Greedy lawyers beware

While there are many honourable attorneys in the profession, judges and others have identified an increasing trend of overreaching in which legal practitioners charge their clients exorbitant fees or conclude contingency fee agreements wildly at odds with the Act governing them.

Chief Registrar of the Eastern Cape Division of the High Court Denim Kroqwana has been involved in assessing legal fees for many years and says the media, the law societies and even the judiciary need to do more to alert the public to growing abuses and advise on how to ensure they are not ripped off.

WEIGHTY MATTERS: Experts feel the public needs to be better educated on how lawyers go about charging for their services, in order to stamp out any abuse in the system Picture: ISTOCK.COM

In a recent matter that came to the attention of the Grahamstown High Court, an attorney drew up a contingency fee agreement with a client entitling him to charge 25% or R226000 of his R900000 Road Accident Fund (RAF) settlement.

The matter had been quickly settled out of court with the RAF with very little legal legwork having to be done by the attorney. The attorney had sought to make the settlement an order of court – which is how the matter came to the attention of the judge.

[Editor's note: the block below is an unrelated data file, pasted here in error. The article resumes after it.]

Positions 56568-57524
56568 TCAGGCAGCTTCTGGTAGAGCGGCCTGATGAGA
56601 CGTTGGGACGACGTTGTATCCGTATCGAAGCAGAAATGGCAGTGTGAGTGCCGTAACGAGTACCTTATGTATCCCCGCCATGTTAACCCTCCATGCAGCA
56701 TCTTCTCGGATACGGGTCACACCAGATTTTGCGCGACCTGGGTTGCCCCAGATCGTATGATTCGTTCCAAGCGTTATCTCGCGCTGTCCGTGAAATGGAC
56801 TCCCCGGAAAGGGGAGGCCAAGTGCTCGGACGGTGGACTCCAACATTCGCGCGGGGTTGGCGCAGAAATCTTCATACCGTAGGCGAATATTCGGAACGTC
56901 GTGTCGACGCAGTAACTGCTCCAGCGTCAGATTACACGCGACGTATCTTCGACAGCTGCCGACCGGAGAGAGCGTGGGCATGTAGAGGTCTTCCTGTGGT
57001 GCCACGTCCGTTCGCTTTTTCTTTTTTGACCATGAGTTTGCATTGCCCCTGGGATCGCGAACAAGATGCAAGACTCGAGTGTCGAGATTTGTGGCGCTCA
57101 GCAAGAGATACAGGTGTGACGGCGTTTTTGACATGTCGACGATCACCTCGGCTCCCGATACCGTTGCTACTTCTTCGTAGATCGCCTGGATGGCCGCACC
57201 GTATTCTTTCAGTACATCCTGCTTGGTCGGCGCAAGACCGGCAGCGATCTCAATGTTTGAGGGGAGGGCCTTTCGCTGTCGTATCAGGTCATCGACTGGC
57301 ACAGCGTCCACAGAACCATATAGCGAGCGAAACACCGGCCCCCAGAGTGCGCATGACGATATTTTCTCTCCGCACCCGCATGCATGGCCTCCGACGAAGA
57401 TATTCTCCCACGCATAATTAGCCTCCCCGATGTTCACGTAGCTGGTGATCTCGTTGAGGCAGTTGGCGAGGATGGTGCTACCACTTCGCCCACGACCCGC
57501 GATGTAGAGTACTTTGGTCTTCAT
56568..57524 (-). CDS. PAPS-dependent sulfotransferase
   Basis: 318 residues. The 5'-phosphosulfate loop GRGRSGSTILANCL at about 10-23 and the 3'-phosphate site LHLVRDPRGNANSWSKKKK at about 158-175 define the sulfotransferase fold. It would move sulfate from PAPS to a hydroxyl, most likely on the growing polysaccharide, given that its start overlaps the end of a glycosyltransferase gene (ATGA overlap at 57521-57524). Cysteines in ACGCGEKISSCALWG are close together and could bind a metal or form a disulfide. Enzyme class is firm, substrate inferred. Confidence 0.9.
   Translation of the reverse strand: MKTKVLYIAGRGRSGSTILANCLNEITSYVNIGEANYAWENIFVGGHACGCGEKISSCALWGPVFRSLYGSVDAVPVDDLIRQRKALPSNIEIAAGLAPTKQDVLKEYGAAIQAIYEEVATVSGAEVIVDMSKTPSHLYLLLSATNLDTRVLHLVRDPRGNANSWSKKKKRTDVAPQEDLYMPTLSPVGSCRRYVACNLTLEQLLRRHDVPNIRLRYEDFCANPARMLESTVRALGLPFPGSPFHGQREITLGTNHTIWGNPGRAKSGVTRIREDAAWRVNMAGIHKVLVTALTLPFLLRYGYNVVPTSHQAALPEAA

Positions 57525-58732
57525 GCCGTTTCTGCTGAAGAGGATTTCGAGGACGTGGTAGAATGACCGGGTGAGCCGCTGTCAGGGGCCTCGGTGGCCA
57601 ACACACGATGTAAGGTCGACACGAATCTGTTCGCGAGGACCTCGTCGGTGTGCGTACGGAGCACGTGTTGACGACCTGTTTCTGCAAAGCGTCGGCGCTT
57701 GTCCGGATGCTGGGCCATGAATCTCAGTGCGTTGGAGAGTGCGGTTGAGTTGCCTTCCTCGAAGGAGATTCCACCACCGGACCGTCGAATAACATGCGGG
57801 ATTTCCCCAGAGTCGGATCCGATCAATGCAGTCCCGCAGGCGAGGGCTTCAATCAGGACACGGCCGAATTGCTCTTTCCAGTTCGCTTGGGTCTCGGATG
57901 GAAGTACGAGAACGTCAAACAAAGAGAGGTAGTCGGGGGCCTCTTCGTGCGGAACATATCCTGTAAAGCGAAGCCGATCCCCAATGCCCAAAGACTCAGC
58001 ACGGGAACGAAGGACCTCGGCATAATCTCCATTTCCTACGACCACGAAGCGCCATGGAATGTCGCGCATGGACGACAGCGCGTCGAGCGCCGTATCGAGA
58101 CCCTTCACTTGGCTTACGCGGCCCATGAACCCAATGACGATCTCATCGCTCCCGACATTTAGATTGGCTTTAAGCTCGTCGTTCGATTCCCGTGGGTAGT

So exorbitant would the attorney’s reward have been for doing very little work that Judge Clive Plasket was moved to comment: “This is yet another case in which an attorney – an officer of the court who is supposed to act with integrity and comply with the highest ethical standards – is guilty of an attempt to grossly overreach his client, of rapacious and unconscionable conduct. Unfortunately, in this jurisdiction, this is a problem that is all too common.”

Contingency fee agreements and
the law

When attorneys take a matter on contingency, the Contingency Fees Act allows them to charge more than usual as they are taking a financial risk.

As Plasket puts it: “The basic idea behind a contingency fee agreement is that the attorney takes on the risk of financing his or her client’s litigation in the hope – or anticipation – of succeeding. If the litigation is not successful, the attorney will not be paid. If the litigation is successful, the attorney will be entitled to a success fee that is higher than his or her normal fee.”

But the Act specifies two very important limitations.

First, the fee charged may never exceed twice the attorney’s usual fee (which is controlled by scale or tariff set by legislation); and secondly, the fee may not exceed 25% of the damages awarded to the client, no matter how much work the attorney has done.